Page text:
I used regular computer paper to keep my bookmarklet slim.  (Watercolor paper, for example, would make it much bulkier.)  One sheet of computer paper can be cut into four strips that are 2 inches by 11 inches, with just a little strip leftover.
Using a cutting mat and a razor-type knife freed me from having to use a ruler and a pencil for measuring. 

Then I stacked the four strips and folded them over to make a booklet that measures 2 inches by 5-1/2 inches.  (I used the bone folder to make the crease crisper.)
Next, I chose all the different papers I wanted to use as covers for my bookmarkets.
Those papers then had to be cut into 2 inch x 11 inch strips, and folded over top of the folded white paper booklets.
If I had a long-arm stapler, I could have just stapled on the fold...that would have been an easy way to hold the papers together!  But since I don't have that kind of a stapler, I did a few different kinds of bindings.
One method is to punch a hole in the middle-top of the booklet, and thread fibers or ribbons through. (That's what I did for the top two examples above.)  I also did a pamphlet stitch with bookbinding floss, tying it off with a bow on the outside (bottom left above), and tying it off on the inside and cutting off any excess floss (bottom right above, the "cleanest" look).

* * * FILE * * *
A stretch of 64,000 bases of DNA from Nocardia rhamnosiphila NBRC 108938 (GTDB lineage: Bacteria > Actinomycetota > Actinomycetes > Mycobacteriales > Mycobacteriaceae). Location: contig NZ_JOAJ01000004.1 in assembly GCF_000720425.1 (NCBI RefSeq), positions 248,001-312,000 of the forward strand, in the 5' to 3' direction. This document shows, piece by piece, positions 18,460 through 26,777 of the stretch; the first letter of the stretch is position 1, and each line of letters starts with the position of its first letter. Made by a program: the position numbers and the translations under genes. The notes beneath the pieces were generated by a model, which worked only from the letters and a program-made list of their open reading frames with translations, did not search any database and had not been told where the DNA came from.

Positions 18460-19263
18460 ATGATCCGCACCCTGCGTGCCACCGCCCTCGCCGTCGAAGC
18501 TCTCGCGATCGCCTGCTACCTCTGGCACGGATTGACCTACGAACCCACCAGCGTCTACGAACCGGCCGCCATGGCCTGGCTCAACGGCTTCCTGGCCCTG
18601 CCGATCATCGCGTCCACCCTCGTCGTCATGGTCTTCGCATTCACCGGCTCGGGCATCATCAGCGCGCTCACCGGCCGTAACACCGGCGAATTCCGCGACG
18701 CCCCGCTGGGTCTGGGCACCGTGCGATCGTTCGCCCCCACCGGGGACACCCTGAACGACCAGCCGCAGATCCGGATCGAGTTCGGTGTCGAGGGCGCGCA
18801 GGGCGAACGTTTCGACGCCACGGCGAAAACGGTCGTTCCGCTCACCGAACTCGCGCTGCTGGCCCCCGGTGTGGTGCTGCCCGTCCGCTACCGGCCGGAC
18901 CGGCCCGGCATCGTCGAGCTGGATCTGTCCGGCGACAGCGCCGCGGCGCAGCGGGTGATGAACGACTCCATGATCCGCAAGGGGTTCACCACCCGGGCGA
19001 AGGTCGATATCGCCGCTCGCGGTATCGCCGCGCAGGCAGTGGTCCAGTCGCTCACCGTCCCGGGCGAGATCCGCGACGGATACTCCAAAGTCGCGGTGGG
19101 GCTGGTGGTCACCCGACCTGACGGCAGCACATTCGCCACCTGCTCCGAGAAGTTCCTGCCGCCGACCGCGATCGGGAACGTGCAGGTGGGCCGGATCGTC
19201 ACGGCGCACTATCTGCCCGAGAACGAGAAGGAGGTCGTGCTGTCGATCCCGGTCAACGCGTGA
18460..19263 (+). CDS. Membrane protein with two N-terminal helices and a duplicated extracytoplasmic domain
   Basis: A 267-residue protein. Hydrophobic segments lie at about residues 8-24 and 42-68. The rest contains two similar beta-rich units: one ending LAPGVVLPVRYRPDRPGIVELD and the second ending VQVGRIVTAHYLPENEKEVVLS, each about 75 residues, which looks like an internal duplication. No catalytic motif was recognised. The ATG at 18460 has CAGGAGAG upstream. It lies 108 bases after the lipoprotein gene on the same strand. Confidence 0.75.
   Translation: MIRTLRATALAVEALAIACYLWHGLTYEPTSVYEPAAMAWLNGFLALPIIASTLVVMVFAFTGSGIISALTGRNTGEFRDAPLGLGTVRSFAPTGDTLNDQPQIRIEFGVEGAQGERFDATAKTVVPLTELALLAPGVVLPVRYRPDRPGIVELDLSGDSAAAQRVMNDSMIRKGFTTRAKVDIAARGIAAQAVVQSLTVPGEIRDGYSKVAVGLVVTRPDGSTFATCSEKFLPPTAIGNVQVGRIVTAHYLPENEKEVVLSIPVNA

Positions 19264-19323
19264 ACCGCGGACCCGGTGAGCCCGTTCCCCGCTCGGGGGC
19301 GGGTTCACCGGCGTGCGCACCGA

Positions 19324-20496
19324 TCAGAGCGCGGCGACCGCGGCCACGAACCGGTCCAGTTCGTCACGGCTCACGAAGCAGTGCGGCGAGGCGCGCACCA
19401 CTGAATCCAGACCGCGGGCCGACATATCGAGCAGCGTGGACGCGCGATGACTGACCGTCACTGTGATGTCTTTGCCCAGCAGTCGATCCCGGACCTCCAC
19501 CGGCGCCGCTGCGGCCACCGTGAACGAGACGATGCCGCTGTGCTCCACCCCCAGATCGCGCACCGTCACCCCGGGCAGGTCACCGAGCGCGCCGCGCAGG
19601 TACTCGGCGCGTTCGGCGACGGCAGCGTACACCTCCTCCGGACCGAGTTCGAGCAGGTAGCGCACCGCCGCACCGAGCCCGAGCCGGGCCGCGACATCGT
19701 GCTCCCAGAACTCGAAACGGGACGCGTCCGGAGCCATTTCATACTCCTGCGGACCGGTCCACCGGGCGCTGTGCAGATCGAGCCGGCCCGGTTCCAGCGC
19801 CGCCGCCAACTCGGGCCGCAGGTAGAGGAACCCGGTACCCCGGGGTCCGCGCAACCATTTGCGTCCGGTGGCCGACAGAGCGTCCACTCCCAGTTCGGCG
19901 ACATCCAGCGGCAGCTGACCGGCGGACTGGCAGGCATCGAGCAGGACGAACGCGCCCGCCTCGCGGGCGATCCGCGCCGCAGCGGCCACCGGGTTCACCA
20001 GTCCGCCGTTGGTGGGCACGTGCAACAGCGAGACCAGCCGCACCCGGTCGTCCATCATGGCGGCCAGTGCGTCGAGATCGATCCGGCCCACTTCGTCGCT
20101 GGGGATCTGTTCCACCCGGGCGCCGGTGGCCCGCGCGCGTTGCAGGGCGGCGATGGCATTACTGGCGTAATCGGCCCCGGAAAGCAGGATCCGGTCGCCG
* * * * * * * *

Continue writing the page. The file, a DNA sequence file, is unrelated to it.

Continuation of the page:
Now I have a place to write down all my notes as I read:
AND, I have a bookmark to keep my spot in between reading sessions:
They are fairly simple to create, so once I got started, I ended up with 20 bookmarklets.
If you would like to receive one my bookmarklets, leave a comment and I will send you one!  Here's the catch:  You MUST include in your comment a book recommendation for me in order to receive a bookmarklet.  What is a good/ fun/ interesting/ creative/ inspiring read for 2014?

Also, if I don't have your address, you will have to email it to me at aleakaskey@yahoo.com if you want me to send you a bookmarklet.  I will send one to everyone I hear from before January 25, 2014!

Happy reading!

Friday, January 10, 2014

Art Journal Peek, Part II

In my last post, I shared the first half of the art journal I created in the beautiful book created for me by Janet Plant in a long-ago swap.  Today, I'll share the rest of its pages.